What is new in .NET Core 2.1?

The Demos!!

One last thing to mention. Pay close attention to the benchmarks on the build process for .NET Core 2.1, it is amazing!

Incremental Build Improvements for .NET Core 2.1 SDKReally excited for the Future of .NET Core 😀

.NET Core 2.1 should have its first previews released still in this February and the RTM Version is planned to this Summer!

Source: .NET Core 2.1 Roadmap | .NET Blog

 

[ASP.NET Core MVC Pipeline] Controller Initialization – Action Selection

So, we just finished looking at the Routing Middleware, and that also completes our walk-through the Middleware Pipeline! What happens next? Now we enter the realm of the Controller Initialization, and the first thing we need to do is the Action Selection. Let’s revisit our MVC Core Pipeline flow.

The ASP.NET Core MVC Pipeline
The ASP.NET Core MVC Pipeline

We will now focus on the green part of our pipeline, the Controller Initialization.

Controller Initialization
Controller Initialization

The objective of the process in the green box is:

  1. Find the most suitable Action in the application for that request
  2. Call the Controller Factory informing the required Action
  3. Get an instance of a Controller from the Controller Factory

That is all it does, and it is a very important job 🙂 But, how can we interfere with this process? The first thing we can do is add some rules to make the Action Selection behave as we want it to.

The easiest way

You don't have to customize everything
You don’t have to customize everything

It’s true! You probably already used some alternatives to bend the process of Action Selection towards your objectives. The most common method is to use the Verb Attributes. Let’s imagine you want to create 4 actions in a single controller and each of them will respond to a different HTTP Verb:

What is wrong with this code? All the methods claim the same action path on the route, and the Action Selector has no good way to define which one to call! What will happen when we try to access the /index route?

Ambiguous Exception
Ambiguous Exception

Ambiguous Exception! and that happens, as you can see in the underscored line, because the framework does not have enough information to decide which one is the best candidate action, and that is where we can use a MethodSelectorAttribute:

Now the framework will know the best action to choose based on the HTTP Verb of the Request 🙂

That code exemplifies the kind of intervention that we can do in the process of choosing the most fitting Action Method. But, what if we want to change this behavior in a way that is specific to some kind of logic that we envisioned? That is when you should think about adding an Action Constraint.

What is an Action Constraint?

An Action Constraint is a way that we have to tell the Action Selection process that some method should be a better candidate than the other options for that request. It is really that simple. An action constraint is a class that implements the following Interface:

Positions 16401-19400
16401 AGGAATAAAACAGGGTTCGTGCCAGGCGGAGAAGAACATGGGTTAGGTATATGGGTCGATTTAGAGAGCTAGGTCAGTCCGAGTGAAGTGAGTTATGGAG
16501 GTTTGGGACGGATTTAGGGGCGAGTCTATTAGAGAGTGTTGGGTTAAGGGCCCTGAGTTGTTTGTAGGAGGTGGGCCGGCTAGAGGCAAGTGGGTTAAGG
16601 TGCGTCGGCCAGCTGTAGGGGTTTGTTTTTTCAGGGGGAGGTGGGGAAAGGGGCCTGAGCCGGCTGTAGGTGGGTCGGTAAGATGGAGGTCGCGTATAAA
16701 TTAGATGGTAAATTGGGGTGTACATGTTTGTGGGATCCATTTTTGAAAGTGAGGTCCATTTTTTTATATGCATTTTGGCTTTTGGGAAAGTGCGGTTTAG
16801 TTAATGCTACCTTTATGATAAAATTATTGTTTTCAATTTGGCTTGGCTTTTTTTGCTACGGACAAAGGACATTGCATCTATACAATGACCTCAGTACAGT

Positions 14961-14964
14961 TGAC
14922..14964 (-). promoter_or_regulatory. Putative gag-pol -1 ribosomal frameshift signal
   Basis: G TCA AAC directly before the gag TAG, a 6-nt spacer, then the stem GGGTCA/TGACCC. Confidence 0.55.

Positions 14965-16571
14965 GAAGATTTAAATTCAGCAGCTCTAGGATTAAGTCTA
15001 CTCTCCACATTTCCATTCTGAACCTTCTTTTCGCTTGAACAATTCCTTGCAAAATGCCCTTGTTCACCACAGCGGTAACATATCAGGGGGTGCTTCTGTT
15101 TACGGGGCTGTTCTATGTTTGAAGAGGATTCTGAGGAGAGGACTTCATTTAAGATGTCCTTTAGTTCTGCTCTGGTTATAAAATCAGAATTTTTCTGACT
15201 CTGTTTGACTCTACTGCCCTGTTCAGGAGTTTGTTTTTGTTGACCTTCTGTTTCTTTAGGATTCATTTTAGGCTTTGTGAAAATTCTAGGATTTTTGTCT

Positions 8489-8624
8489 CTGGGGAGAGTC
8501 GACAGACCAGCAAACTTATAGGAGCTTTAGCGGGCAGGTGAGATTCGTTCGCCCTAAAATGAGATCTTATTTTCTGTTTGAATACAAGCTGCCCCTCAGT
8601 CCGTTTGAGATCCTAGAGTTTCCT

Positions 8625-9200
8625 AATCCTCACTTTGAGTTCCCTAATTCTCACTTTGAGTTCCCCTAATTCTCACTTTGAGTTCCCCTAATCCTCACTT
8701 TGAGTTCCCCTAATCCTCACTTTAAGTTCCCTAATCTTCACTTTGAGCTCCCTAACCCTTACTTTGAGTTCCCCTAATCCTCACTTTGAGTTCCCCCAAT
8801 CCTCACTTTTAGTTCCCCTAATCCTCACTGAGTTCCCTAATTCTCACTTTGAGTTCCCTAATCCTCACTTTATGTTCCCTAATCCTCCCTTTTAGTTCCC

The Order property will help you define the priority in which that constraint must be evaluated and the Accept method is where the true logic is implemented. Whenever an ActionConstraint is evaluated and the return of the Accept method is TRUE, then it will tell the Action Selection process that this Action is a better suitable match for the request.

Customizing the Action Selection – Custom Action Constraint

Now let’s implement our own IActionConstraint and force the Action Selection process to work as we want it to. Let’s imagine a scenario where we want to serve specific content to our users who access our application through a Mobile Browser, and we want to handle that on the back-end, as we really will serve different data to this users. In this situation we have the following Action Methods:

That would, again, give us the AmbiguousException because, as it is, is impossible to the framework to choose a better Action between those two, so what can we do to help? Let’s implement our action constraint:

I know, I know… there are sure better ways to implement this behavior and that not fool-proof at all, but it is enough for our intents. We set the Order property of our Action Constraint to “0” so it will be one of the first to be evaluated by the framework, and the implementation of our Accept Method returns true if the request’s user-agent container either “Android” or “iPhone” in its value.

So, how to hookup this component to our pipeline? Easy enough:

Ha! Simple, isn’t it?

Results

Default Content
Default Content

When accessing through a common browser, you are going to be redirected to the default implementation of our View…

Mobile Content
Mobile Content

…and when accessed through a Mobile Browser, you will be presented with the specific implementation of our View. Cool, right?

This is one of my favorite pluggable components in the entire framework pipeline. It doesn’t feel too much invasive, and it can help us bend the flow of the request in a very useful way!

What do you think of it? Can we think of a way to use it on your applications?

Source:

[ASP.NET Core MVC Pipeline] Routing Middleware – Route Handler

Let’s move on with our series about the Core MVC Pipeline. What is the next step? Last time we learned how to point a request to a specific Router, and what if we need to handle a route in a custom way? Let’s create our custom Route Handler.

Middleware Pipeline
Middleware Pipeline